And if so, what is the cost of your continued self-judgment to your heart and to your experience of your life now? 

And if so, are you ready to be witnessed creating new stories and a new experience of life for yourself?

I challenge you to honor the millions of men and women behind bars who don’t have the freedom to live full out, and reply to this email.   I’ll give you a 20% discount on one-on-one coaching or my super-affordable “7 Principles of Personal Power” online group coaching program starting next month (based on the system in my book 7 Principles of Sex & Money & Power).

If you’re not sure which is right for you, please contact me for a complimentary 30-minute Breakthrough Coaching Call and we’ll go from there. 

I look forward to hearing from you.

With love and gratitude,


I’ve got the good cancer!

Many of my close friends and family are currently battling cancer.  Leukemia, lung cancer, breast cancer, melanoma.  On a daily basis they deal with terrible  discomfort and fatigue, invasive procedures, and many, many, many trips to oncologists, testing centers, specialists, and hospitals for surgeries.  The fear and heaviness of it all ripples out across families and communities.

Over the past 3 months I’ve gone through a little of that.  I’ve had a number of blood labs and doctor visits, and last week I had my first CT scan.

But the great news is: I have the good cancer.  Although Micosis Fungoides is described as a type of lymphoma, it is quite slow in its development.  And even though we determined that I’ve had it for over ten years, UCSF Dermatology this week confirmed that mine has not spread beyond my skin, and is responding incredibly well to light therapy.  As treatments go, it’s about as pleasant as you could hope for: 5 minutes 3 times a week I stand naked in a special tanning booth at my dermatologist’s office, a mere ten minutes from my home in Santa Cruz.  And after three months of treatment, the visible signs of my disease are retreating, and living in my own skin feels better than it has in years.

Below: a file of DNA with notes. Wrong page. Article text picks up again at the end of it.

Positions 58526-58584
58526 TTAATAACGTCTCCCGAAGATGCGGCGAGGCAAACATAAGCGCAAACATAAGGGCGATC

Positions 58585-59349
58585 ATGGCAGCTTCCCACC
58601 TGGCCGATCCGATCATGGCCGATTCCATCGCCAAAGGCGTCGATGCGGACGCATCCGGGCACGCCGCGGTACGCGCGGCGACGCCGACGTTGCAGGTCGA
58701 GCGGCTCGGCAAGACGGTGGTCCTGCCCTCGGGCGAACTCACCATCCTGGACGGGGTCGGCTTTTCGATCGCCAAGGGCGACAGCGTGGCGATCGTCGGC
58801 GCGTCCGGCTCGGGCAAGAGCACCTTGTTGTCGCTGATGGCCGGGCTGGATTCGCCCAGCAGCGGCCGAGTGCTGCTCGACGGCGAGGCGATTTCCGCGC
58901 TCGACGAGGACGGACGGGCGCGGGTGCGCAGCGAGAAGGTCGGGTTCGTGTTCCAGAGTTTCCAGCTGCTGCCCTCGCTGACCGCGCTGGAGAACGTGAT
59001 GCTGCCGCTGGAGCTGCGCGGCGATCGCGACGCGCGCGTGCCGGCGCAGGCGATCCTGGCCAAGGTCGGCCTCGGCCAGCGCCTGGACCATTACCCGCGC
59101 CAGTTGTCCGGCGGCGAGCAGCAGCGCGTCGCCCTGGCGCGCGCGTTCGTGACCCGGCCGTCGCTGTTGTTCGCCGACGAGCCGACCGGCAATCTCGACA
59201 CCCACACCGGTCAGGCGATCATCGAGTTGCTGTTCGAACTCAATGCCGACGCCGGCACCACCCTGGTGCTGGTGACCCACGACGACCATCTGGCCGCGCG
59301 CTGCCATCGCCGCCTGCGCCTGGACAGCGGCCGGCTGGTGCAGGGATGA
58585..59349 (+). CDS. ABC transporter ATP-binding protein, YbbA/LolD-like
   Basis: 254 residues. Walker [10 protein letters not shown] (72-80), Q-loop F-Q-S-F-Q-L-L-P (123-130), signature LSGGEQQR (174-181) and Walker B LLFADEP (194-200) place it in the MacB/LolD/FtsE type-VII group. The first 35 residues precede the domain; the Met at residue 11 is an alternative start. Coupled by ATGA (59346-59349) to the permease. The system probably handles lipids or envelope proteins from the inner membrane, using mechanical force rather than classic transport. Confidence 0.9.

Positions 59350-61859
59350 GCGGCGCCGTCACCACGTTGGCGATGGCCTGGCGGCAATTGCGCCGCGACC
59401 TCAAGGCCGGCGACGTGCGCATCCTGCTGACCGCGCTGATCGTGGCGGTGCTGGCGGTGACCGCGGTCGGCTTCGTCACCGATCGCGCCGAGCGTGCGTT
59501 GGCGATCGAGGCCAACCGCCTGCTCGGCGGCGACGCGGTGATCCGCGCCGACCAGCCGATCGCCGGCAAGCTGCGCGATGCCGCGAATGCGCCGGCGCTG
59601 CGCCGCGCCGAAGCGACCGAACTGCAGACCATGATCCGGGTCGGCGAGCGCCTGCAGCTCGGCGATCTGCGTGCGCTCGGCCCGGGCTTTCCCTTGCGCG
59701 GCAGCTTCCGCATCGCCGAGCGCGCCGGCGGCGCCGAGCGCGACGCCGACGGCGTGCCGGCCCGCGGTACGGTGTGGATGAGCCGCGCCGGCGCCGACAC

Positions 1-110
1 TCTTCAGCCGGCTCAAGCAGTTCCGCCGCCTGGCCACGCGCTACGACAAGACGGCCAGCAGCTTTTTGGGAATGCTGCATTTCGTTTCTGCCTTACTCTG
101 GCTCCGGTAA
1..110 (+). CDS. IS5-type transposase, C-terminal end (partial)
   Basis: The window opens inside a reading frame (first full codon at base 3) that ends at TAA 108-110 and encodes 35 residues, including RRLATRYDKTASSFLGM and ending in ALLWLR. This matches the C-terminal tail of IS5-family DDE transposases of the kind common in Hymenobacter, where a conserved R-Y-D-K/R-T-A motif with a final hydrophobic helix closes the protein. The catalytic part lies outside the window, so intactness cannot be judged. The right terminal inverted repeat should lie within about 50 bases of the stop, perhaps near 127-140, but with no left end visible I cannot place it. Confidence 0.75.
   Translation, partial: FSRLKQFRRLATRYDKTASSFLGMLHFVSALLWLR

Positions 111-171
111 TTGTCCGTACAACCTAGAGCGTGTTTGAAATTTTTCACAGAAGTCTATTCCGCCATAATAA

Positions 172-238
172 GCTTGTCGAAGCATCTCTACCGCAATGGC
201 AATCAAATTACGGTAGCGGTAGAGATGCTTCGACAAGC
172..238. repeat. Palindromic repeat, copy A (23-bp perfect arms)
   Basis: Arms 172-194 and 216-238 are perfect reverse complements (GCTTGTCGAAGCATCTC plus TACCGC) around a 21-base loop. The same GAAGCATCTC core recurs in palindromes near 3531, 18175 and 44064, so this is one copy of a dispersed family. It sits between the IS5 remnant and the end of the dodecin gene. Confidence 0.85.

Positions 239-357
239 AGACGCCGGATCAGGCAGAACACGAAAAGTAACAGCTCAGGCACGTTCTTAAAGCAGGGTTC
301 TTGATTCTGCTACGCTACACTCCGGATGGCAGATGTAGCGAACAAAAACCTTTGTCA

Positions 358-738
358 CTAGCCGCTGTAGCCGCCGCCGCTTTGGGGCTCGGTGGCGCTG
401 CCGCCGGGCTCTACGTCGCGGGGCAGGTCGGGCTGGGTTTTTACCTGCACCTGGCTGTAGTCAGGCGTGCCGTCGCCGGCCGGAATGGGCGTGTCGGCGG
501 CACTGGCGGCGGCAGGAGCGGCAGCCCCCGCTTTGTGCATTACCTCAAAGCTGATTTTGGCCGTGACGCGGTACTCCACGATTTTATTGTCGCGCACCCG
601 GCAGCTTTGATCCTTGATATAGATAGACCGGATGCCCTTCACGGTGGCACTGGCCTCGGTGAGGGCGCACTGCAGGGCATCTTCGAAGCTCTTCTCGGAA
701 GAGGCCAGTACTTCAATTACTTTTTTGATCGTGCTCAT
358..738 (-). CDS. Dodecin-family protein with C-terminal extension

This will be the story for the rest of my life.  Perhaps reducing or stopping the light therapy as my skin responds, and then likely resuming light therapy when and if the skin markers return.  Periodic testing to confirm that the cancer has not spread.

And it’s the good cancer for another reason: There’s nothing like a C-word death scare to make me appreciate my life.  More than ever I am grateful for all the love in my life, for my family and friends, for meaningful work, and the blessing to live in a beautiful home in my favorite city in the world. 

I’ve also gotten even clearer on my priorities, values, and choices regarding how I spend my time, and as I mentioned in my last newsletter, I’ve been inspired to be even bolder and more vulnerable in my signature talk.

In that regard, I’ve been invited to join the Fresh Inspiration Tour, and this Thursday, February 21st at 7pm, three powerful speakers/authors and I will be delivering our message at The Hivery in Mill Valley.  Please click here for more information and tickets.

I hope to see you there!